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Medvedev Delivers Three-Year Budget Statement

by Tatiana Smolenskaya, Tax-News.com, Moscow

06 July 2011


Russia must modernize its economy as a priority, President Dmitry Medvedev has said, setting out a twelve point programme for the next three years, and hinting at a partial overhaul of the country's tax system and a wave of privatization.

Medvedev presented the 2012-14 Budget Address on June 29, which details Russia's budgetary policy for the next three years. Medvedev said Russia's budgetary system has served the country well, aiding the economy in its post-crisis recovery. Growth stabilized at 4% in 2010, and Medvedev expects a similar or higher figure this year. He also stressed that the budget deficit has been reduced considerably.

In the face of such progress, Medvedev emphasized that "our budget policy priorities now are to modernize our country and our economy, and establish the conditions for making our economy more competitive and ensuring stable long-term growth". He wishes to encourage innovation, a more efficient public sector, and modernization of financial and productive infrastructure.

In outlining his twelve point programme, Medvedev was frequently vague, and did not elaborate on many of the more general economic goals he set out. He spoke of the need to approve a long-term economic forecast no later than 2011, and made allusions to the concept that spending must be affordable and realistic.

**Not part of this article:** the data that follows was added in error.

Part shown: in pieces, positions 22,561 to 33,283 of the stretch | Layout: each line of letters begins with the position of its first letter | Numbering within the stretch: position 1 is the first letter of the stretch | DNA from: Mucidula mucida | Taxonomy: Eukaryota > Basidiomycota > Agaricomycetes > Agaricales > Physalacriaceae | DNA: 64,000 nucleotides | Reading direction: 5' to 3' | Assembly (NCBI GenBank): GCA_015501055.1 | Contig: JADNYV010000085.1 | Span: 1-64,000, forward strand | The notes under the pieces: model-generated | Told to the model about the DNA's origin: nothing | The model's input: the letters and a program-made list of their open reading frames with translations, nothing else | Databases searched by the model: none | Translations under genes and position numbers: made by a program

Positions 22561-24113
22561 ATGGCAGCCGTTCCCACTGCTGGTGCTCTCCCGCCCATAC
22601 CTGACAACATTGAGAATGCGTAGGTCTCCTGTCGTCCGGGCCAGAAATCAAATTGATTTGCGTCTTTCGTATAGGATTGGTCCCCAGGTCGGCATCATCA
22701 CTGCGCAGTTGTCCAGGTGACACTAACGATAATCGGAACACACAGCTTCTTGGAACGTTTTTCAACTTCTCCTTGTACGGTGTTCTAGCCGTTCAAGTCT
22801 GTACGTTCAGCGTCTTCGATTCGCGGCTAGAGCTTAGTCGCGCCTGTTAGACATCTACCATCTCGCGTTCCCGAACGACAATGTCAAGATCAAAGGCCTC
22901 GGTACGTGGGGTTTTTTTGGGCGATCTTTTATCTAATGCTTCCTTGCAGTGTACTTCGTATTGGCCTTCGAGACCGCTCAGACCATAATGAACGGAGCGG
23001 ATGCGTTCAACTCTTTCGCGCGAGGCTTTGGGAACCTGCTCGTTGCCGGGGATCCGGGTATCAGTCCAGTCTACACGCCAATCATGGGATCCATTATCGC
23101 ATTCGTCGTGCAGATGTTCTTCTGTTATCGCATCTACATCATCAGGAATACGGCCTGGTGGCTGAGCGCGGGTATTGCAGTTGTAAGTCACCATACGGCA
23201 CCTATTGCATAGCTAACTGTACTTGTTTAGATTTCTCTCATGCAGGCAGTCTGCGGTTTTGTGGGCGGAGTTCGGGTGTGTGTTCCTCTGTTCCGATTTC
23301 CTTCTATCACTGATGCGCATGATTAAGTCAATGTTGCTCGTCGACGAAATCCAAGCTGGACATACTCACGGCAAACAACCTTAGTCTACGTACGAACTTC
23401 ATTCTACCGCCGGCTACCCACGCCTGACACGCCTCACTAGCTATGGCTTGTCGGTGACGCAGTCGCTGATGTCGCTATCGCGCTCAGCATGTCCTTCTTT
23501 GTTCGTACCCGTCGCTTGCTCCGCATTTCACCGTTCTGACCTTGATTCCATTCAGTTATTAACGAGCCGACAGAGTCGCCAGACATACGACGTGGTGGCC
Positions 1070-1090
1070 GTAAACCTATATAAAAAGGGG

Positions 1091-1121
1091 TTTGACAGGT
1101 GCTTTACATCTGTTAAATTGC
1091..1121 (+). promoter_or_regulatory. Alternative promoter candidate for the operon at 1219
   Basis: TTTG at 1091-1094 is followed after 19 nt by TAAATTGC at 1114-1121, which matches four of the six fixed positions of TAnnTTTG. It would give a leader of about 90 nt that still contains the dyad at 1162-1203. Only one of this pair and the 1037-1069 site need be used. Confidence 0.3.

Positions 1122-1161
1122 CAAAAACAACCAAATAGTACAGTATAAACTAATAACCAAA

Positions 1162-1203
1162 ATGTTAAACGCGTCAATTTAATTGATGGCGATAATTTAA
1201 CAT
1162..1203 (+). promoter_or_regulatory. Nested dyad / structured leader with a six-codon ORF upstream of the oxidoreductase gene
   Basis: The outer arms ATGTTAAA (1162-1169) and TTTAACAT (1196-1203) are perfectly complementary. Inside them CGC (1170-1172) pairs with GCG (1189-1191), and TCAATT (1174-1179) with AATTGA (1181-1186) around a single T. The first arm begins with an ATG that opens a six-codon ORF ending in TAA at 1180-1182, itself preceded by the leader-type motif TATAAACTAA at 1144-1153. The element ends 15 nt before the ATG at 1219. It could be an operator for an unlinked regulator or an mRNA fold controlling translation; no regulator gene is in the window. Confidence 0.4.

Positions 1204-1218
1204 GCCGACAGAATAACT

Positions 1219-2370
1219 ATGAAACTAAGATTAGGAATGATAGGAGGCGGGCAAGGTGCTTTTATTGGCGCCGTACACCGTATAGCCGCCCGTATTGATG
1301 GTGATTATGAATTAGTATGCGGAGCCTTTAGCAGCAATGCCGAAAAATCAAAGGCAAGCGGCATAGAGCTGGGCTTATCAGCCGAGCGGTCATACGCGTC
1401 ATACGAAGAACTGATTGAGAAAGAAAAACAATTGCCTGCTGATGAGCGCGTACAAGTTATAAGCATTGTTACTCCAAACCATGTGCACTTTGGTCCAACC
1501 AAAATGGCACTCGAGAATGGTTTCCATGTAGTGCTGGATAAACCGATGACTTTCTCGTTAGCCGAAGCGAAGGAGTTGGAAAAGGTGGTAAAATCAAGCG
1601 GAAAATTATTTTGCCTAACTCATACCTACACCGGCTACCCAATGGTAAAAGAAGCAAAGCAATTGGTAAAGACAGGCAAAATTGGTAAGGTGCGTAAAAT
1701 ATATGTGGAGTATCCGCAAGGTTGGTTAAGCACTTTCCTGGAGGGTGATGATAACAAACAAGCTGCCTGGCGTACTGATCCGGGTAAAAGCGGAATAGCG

In addition, according Medvedev, Russia's tax system "must be capable of responding to the challenges of a globalizing economy", and must contribute to the country's federal development.

Of greater clarity was Medvedev's announcement that the payroll tax, which is used to fund social and health insurance schemes, would drop from 34% to 30% next year for large companies and to 20% for small businesses in the social and industrial sectors. In order to fund these cuts, the government has the option of generating additional revenue through the privatization of federal assets, and further increases in oil and gas production taxes. Medvedev also said that additional revenues could be raised through higher alcohol and tobacco taxes, and stressed that Russia must replace its current property tax system with a special real estate tax.

Furthermore, Medvedev was insistent that Russia must consider sweeping privatization. His initial suggestion that privatization could fund the payroll tax cut was followed up by the argument that the state's role in the management of economic assets must be reduced. According to Medvedev, the government will need to draw up a timetable for the privatization of state owned companies, reducing its involvement to a less-than-controlling stake, or withdrawing completely where necessary.

This, Medvedev said, will help attract investment, and provide a more competitive environment. He argued that "there must be a level playing field for all - state companies and private businesses". Indeed, Finance Minister Alexei Kudrin spoke recently of the government's intention to sell several of its controlling stakes over the next three to five years. Those companies likely to be affected include oil giant Rosneft and the airline Aeroflot.

Other key elements of the proposals include the argument that the government must introduce rules for using oil and gas revenues and for limiting the size of the budgetary deficit, from 2015.

TAGS: Russia | tax | small business | economics | business | property tax | fiscal policy | public sector | budget | payroll | oil and gas | social economy | tax reform | regulation | services

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